So should you opt for an attached ADU? Detached? Above a garage? Tucked neatly in your basement? Here’s what you need to know:
- Backyard structure ADU: The classic detached accessory dwelling unit, or DADU, this is totally independent and self-sustaining. You may also know it as a carriage house, casita, or granny flat.
- Basement ADU: This is when a basement is entirely remodeled to become habitable. To qualify as a habitable ADU, basements in many municipalities may need to be equipped with their own plumbing, ventilation, ADU kitchen, and bathroom.
- Garage conversion ADU: Simply put, a garage conversion ADU is when the garage or a part of it is converted into an ADU.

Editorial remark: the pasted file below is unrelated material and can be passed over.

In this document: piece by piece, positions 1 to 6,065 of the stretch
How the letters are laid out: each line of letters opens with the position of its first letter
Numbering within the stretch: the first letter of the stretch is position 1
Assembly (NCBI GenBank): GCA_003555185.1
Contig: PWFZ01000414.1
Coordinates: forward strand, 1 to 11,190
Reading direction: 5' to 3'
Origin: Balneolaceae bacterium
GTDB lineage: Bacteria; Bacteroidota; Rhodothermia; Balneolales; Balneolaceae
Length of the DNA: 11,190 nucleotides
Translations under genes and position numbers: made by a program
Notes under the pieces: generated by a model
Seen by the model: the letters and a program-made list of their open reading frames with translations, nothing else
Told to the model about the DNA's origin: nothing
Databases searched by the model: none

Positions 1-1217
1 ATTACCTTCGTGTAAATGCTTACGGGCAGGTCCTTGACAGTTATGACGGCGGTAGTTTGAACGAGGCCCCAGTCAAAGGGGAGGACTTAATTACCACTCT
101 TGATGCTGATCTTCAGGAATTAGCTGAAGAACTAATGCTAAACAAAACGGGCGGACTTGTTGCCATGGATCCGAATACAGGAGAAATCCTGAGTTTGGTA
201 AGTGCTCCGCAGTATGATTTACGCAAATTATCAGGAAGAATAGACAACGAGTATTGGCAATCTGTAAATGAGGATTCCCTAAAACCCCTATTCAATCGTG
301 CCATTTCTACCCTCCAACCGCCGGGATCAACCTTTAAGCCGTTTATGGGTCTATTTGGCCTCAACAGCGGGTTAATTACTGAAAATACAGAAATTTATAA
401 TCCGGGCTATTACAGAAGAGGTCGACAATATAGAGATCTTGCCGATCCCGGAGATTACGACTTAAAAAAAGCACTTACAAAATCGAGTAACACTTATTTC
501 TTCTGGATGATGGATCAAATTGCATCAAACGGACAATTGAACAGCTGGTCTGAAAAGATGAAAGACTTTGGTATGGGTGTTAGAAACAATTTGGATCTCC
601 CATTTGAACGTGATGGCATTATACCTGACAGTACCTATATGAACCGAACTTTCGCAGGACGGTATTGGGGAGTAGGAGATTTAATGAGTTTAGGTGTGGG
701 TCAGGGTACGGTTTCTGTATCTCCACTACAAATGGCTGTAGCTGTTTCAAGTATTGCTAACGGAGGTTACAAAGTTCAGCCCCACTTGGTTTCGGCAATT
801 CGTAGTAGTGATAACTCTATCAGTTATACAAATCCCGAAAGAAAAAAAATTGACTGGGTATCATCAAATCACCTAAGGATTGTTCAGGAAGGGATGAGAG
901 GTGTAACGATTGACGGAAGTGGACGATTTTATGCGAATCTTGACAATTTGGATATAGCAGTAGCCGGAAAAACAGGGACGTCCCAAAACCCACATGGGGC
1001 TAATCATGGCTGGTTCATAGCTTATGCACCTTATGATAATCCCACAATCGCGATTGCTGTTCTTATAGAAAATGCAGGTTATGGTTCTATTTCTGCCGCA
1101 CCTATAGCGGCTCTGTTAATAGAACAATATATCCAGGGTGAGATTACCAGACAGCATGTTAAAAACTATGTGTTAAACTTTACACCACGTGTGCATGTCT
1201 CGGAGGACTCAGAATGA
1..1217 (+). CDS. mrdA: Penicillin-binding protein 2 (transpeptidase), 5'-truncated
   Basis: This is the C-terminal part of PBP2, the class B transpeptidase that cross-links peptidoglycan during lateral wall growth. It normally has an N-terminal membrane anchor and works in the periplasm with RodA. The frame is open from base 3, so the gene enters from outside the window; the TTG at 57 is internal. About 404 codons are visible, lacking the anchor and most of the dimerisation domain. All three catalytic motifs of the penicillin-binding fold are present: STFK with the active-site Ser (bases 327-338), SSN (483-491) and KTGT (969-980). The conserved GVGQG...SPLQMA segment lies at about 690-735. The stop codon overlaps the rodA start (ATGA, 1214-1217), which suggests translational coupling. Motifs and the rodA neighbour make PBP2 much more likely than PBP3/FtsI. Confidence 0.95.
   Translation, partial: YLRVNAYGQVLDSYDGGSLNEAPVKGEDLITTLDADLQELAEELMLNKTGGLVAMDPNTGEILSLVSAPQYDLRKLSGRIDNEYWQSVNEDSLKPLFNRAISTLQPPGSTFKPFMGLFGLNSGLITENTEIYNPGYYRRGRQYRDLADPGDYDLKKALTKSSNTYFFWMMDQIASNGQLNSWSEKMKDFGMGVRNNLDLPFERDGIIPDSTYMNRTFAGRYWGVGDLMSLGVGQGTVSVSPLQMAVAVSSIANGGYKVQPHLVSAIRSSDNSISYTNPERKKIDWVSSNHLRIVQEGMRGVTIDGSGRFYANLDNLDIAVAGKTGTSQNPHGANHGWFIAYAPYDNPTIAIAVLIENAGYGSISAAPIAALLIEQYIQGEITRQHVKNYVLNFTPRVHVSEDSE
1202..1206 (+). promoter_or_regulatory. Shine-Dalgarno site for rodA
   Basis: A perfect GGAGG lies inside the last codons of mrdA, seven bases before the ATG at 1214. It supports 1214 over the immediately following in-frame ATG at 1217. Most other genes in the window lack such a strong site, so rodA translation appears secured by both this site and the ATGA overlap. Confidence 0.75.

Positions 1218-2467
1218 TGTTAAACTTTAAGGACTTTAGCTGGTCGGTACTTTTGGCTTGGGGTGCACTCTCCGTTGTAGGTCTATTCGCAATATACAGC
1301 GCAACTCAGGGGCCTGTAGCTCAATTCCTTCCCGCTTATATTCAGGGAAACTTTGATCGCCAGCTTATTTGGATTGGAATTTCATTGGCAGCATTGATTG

- Attached ADU: Like the name suggests, this is an addition to your house, but one that’s independent and self-sustaining with a separate entrance. Some people call it a mother-in-law suite. An attached ADU shares a wall with the main home, while a DADU has a little land in between it and the primary dwelling.
What Makes a Good ADU Kitchen?
Considering an ADU is primarily a living space, the floor plans tend to include a living room, bathroom, sleeping quarters, and a functional kitchen. An ADU kitchen is pretty much a normal kitchen except it needs to maximize usage of space, be easy to walk around in, and be energy-efficient. Ideally, it should be ergonomically designed with a functional triangular work area that goes fridge-sink-stove.
Before you start designing, look into the rules for ADUs and the type of kitchen they need to have, since it will depend on where you live.
While planning, check zoning requirements — some cities and municipalities have certain square footage requirements for the kitchen; others require the addition of certain appliances.